Metropolitan Opera 2023-24 Review: X: the Life and Times of Malcolm X
Afrofuturism & History Meet Brilliantly at the MetBy Chris Ruel
(Credit: Marty Sohl)
The Metropolitan Opera’s 2023-24 season unfurled a tapestry of music, history, and Afrofuturistic magical realism with Broadway producer Robert O’Hara’s “X: The Life and Times of Malcolm X,” composed by Anthony Davis, to a libretto by Thulani Davis, based on a story by Christopher Davis. The Met, traditionally a bastion of opera’s classic repertoire, transformed into a forum for reflection on social justice, equal rights, and the ongoing danger of police brutality or vigilante justice that Black Americans continue to face. It was an evening with profound impact.
The staging was as bold as the imposing X emblazoned across the Met curtain. With the lights descending into darkness, the auditorium rumbled and shook. The mothership had landed — magnificent and mysterious. The audience was transported to a place where the violence of Earthly living would eventually be transformed into a peaceful, celestial tomorrow among the stars. It is there where Black people live freely, not under the scourge of racism.
Baritone Will Liverman, embodying the titular X with a stately presence, initially presented vulnerability, his back to the audience and arms outstretched under a piercing spotlight. It was quite a sight and a jaw-dropping opening.
Liverman was ringed by people in costumes of Sci-Fi royalty — a shimmering mix of purple, white, and blazing silver, with touches of the past, present, and future spun by the imaginative loom of costume designer Dede Ayite. At first, the scene was perplexing — an opera about Malcolm X featuring a spacecraft? However, it all came back around, and what had been inscrutable had turned crystal clear.
As Liverman stood stock still, an ensemble of dancers moved with a primal urgency, their bodies contorting, twisting, and seizing in a frenzied dance before abruptly halting, frozen in the tractor beam, ready to ascend and enter the ship. What the audience witnessed wasn’t the start of the show but the conclusion of Malcolm’s saga, revealed in the opera’s opening moments.
This narrative choice served as a thread through the production. Before the audience was Malcolm’s ascension into the stars, his evolution from Malcolm Little to el-Hajj Malik el-Shabazz, and, ultimately, to a martyr whose voice transcended his mortality. There is a hint of the messianic, a man whose death came after struggling against earthly powers, rising Christ-like to Heaven.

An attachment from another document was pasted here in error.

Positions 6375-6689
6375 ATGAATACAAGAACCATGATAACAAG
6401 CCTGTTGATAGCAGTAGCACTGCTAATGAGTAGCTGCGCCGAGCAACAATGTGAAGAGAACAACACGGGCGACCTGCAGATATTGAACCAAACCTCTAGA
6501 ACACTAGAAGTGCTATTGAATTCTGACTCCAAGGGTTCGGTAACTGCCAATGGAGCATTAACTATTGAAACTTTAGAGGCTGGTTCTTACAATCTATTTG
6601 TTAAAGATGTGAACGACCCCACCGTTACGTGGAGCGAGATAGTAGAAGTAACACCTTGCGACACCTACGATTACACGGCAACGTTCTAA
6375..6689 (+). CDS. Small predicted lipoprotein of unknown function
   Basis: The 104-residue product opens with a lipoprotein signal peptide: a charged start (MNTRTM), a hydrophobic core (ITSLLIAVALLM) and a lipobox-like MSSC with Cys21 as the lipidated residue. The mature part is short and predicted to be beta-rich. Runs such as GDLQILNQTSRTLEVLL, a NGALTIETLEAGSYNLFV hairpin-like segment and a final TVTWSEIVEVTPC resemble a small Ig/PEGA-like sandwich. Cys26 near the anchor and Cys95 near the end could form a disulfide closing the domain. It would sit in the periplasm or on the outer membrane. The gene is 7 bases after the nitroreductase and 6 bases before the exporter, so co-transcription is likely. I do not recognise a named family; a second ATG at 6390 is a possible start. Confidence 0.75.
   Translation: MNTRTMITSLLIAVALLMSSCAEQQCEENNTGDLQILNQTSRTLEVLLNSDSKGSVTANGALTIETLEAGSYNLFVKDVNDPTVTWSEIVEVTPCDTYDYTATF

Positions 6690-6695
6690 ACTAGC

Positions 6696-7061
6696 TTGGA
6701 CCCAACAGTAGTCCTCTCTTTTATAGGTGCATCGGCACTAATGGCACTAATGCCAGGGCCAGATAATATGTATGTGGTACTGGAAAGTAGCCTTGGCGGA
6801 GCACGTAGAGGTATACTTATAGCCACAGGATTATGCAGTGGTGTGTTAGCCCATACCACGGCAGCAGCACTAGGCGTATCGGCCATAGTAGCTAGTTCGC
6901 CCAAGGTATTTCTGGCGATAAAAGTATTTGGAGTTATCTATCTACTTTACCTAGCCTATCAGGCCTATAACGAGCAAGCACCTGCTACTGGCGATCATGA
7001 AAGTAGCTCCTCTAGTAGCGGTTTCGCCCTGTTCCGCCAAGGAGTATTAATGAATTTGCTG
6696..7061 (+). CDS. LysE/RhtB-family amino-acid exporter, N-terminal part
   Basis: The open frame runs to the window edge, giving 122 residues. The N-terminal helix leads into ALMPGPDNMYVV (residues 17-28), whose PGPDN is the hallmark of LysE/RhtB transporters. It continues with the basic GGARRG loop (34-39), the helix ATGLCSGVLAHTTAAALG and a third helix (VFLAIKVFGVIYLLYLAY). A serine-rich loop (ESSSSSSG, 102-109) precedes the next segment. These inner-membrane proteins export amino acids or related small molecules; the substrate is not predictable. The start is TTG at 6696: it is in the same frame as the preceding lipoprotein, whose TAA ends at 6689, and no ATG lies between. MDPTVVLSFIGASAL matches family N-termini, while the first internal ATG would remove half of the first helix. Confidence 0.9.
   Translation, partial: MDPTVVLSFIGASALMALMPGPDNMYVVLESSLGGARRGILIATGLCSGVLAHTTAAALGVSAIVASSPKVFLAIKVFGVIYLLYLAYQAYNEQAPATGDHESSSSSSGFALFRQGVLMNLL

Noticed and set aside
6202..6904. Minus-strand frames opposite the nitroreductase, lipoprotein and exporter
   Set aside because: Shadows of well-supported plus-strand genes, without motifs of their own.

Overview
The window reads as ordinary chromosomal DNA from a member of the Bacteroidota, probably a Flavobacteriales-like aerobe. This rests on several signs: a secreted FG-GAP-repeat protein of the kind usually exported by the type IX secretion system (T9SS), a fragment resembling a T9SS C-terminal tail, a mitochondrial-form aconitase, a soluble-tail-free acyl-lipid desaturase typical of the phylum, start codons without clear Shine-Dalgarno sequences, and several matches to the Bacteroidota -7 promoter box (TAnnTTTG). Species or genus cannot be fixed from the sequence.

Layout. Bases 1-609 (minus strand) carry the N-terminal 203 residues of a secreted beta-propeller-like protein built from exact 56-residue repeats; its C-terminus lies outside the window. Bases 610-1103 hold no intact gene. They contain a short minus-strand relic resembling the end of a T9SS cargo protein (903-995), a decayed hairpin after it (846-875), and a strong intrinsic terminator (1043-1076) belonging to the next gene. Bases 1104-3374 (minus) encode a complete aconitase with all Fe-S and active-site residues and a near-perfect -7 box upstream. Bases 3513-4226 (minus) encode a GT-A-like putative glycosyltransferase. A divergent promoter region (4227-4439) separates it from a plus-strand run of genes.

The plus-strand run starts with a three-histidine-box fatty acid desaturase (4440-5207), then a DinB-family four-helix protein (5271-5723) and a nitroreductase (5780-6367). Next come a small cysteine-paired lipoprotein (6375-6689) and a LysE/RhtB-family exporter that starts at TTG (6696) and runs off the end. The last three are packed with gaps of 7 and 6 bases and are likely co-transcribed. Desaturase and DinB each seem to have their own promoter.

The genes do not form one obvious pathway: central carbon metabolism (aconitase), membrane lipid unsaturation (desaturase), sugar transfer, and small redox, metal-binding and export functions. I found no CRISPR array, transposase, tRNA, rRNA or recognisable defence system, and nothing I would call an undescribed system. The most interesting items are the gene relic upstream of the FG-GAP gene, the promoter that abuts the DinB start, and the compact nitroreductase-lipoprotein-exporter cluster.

A quick word about Afrofuturism. The concept has precedents worth noting. Sun Ra, the jazz innovator, is a prime example, taking on an Egyptian deity’s name and claiming Saturnian origins. His work, especially the album “Space Is the Place,” showcases the early fusion of these themes. Equally influential is funk pioneer George Clinton, who, with his “Mothership Connection” tour, dramatized the Afrofuturist aesthetic, landing on stage from a spaceship and emerging as his alter ego, Dr. Funkenstein.
In 1931 Lansing, Michigan, the local UNIA chapter meets at Reverend Earl Little’s house. When Earl is late, tension rises over white supremacist threats. After a police officer reports Earl’s death by streetcar, suspicions arise within the community that his death was no accident. Louise’s (Leah Hawkins) mental collapse led to the state taking custody of the children. When Malcolm’s mother is hospitalized, his half-sister, Ella (Raehann Bryce-Davis), takes him to Boston.
About 1940, Boston: Country boy Malcolm adapts to middle-class Black life, immersing in the music and nightlife. He learns from a metaphorical character named Street (Victor Ryan Robertson) how to make his way among the hustlers, making money by playing dice and shooting pool. This leads to his later involvement in a burglary, which lands him in jail. It is here that his anger at racial injustices is clear.
Between 1946–48, Malcolm’s prison time is transformative, influenced by his brother Reginald (Michael Sumuel) and the teachings of Elijah Muhammad (Victor Ryan Robertson) of the Nation of Islam. Post-incarceration, Malcolm, now Malcolm X, rises as a charismatic leader, establishing temples and stirring crowds with his advocacy.
1952–63: Malcolm X meets Elijah Muhammad, begins ministering, and becomes a prominent figure in the civil rights movement. His inflammatory comment on JFK’s assassination leads to conflict with Elijah, who upbraids his disciple for increasing the number of enemies when Black folk have far too many to begin with. He also points to Malcolm’s rising fame and rhetoric as detrimental to the Nation of Islam.
In 1963, tensions with the Nation of Islam prompt Elijah to silence Malcolm. A dispirited Malcolm embarks on a pilgrimage to Mecca, where he finds a broader perspective on unity and faith.
1964–65: Returning to a rioting Harlem, Malcolm, now espousing a global anti-racism stance, forms the Organization of Afro-American Unity. Despite death threats, he continues to speak out until his assassination at the Audubon Ballroom. A moment that stopped the hearts of the audience, even causing some to cry.
A Homecoming of Sorts
“X” was a house debut, not a world or New York premiere. The show had its first New York showing in 1986 at New York City Opera Company when renowned soprano Beverly Sills helmed the organization.
Her New York Times obituary laid out her mission for the company: “Her vision for revitalizing the City Opera included offering unusual repertory and making the company a haven for talented younger American artists. Under her, the repertory significantly diversified, with productions of rarities like Wagner’s early opera ‘Die Feen,’ Verdi’s ‘Attila,’ and Thomas’s ‘Hamlet,’ as well as new operas like Anthony Davis’s “X (The Life and Times of Malcolm X).” (emphasis mine).